Our thought, which was on par with what our adviser recommended, was to incorporate the windfall into our current plans. This included paying down revolving debt, building a solid emergency fund, maximizing retirement savings, (in our case) prepaying some of our home mortgage, and then putting the rest to work in an appropriately diversified portfolio, which is still gradually being formulated, focusing on low costs, tax efficiency, and reasonable risk (which is obviously variable from person to person, though we made our risk tolerance clear to our Planner).

    We also worked to establish what we call “buckets”, meaning some of the assets are invested in very low-risk , easily accessible vehicles which will cover anything that may come up in the next 2 years (ie replacing fridge, unexpected home repairs, starting a family, etc). The next bucket represents funds that may be needed in the next 3-5 years (ie redoing driveway, maybe adding a deck, 2nd child, etc), with these assets invested approrpiately in something a little longer-term. The 5-7 year bucket, 7-10 year bucket, and 10+ year bucket are placed in progressively more stock-oriented, longer-term investments with the potential for greater growth. The amount you have will dictate how much is allocated to different time frames, but you get the picture.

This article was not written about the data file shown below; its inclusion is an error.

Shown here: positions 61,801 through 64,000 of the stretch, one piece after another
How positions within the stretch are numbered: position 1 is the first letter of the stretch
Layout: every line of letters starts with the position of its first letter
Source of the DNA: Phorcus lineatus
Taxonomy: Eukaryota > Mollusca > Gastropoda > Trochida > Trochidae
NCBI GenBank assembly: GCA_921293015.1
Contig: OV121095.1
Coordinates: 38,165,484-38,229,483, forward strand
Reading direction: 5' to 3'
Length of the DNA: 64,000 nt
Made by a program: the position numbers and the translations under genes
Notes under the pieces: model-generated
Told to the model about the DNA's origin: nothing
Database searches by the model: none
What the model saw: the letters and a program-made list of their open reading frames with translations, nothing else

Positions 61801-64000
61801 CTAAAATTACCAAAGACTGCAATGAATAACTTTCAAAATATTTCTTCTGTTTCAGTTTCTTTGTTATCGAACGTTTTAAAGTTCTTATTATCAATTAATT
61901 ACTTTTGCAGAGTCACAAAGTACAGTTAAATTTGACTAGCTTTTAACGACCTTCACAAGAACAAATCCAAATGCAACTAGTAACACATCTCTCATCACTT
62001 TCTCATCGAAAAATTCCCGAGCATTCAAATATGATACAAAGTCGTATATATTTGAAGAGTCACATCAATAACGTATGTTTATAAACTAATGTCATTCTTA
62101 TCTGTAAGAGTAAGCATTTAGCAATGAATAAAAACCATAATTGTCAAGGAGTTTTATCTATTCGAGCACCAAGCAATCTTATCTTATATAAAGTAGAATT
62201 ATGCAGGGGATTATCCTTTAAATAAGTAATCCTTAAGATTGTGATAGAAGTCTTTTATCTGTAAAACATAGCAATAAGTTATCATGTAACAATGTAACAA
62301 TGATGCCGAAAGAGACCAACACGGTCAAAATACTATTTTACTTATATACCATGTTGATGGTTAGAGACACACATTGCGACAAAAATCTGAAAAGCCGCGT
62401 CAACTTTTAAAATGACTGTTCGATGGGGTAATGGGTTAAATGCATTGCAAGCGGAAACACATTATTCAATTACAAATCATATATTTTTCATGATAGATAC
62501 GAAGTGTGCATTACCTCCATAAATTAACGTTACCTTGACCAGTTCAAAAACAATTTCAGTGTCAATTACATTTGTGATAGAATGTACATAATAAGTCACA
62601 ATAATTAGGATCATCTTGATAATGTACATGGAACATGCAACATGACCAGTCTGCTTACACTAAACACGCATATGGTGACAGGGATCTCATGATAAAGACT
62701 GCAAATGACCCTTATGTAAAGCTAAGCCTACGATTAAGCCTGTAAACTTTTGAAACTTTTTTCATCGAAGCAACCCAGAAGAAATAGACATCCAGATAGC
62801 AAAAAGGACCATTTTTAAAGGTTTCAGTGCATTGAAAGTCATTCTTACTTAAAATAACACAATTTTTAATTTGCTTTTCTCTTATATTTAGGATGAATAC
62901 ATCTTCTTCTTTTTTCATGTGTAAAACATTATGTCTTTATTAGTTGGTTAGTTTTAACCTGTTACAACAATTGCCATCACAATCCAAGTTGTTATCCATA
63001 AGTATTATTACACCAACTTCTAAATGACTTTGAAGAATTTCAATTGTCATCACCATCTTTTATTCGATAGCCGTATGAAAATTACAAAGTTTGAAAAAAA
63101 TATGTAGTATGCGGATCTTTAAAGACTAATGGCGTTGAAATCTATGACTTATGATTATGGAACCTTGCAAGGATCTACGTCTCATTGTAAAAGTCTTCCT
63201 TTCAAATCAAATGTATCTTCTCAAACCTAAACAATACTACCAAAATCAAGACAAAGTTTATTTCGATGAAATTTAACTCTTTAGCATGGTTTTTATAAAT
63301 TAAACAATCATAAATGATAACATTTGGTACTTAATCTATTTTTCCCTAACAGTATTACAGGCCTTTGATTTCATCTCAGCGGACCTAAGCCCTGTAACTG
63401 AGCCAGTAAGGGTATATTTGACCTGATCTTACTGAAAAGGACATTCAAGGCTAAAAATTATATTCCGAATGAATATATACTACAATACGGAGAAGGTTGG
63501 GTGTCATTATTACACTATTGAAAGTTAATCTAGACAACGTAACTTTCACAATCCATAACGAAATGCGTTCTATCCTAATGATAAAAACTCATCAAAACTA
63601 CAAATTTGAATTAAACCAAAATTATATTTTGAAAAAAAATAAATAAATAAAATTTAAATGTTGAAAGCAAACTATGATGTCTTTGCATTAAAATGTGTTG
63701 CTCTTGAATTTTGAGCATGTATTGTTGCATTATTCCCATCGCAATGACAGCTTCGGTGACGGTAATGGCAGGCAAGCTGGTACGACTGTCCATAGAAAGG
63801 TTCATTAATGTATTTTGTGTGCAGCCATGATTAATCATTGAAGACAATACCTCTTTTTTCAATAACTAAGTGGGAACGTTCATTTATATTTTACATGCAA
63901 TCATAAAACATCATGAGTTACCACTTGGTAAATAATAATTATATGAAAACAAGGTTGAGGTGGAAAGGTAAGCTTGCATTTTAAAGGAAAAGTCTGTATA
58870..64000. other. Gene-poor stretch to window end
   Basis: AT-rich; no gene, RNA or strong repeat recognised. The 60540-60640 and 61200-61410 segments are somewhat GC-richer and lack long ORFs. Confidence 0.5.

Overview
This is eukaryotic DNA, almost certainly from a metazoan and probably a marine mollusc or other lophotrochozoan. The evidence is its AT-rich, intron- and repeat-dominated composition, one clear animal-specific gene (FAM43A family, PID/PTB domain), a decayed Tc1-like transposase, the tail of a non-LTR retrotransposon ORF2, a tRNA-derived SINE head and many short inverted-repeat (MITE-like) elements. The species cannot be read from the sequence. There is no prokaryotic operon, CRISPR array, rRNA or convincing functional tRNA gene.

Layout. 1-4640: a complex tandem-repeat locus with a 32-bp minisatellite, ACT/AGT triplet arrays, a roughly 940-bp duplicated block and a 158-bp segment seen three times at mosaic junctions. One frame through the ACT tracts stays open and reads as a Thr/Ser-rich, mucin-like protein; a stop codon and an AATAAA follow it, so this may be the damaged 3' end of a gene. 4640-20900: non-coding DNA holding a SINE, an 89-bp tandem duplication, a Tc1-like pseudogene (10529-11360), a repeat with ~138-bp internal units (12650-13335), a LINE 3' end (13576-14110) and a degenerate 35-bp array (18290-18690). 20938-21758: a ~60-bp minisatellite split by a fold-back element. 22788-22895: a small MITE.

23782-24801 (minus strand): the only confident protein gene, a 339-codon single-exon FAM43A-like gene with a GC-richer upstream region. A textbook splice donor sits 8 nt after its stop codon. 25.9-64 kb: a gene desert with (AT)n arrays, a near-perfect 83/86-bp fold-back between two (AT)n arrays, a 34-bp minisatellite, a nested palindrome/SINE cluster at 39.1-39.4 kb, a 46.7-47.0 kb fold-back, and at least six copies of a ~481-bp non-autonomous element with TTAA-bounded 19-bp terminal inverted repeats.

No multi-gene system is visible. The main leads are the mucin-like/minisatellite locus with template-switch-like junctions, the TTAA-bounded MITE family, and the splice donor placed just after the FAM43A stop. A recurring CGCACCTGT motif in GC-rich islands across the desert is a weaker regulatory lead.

I do admit that right off the bat we did use a little bit of the windfall to “treat ourselves” to a nice vacation and dinner at a restaurant we would never otherwise go to – If anything, the passing of a loved one only reinforces the cliche that “You can’t take it with you”, so we did indulge a bit. Our overall view was that the assets we came into are not life-changing now, but if put to work sensibly, it could grow to a life-altering amount later in life (ie retire early, see the world, philanthropy, who knows)….Good luck

  6. Scott,

    Thank you for sharing your experience. Your approach sounds very prudent to me.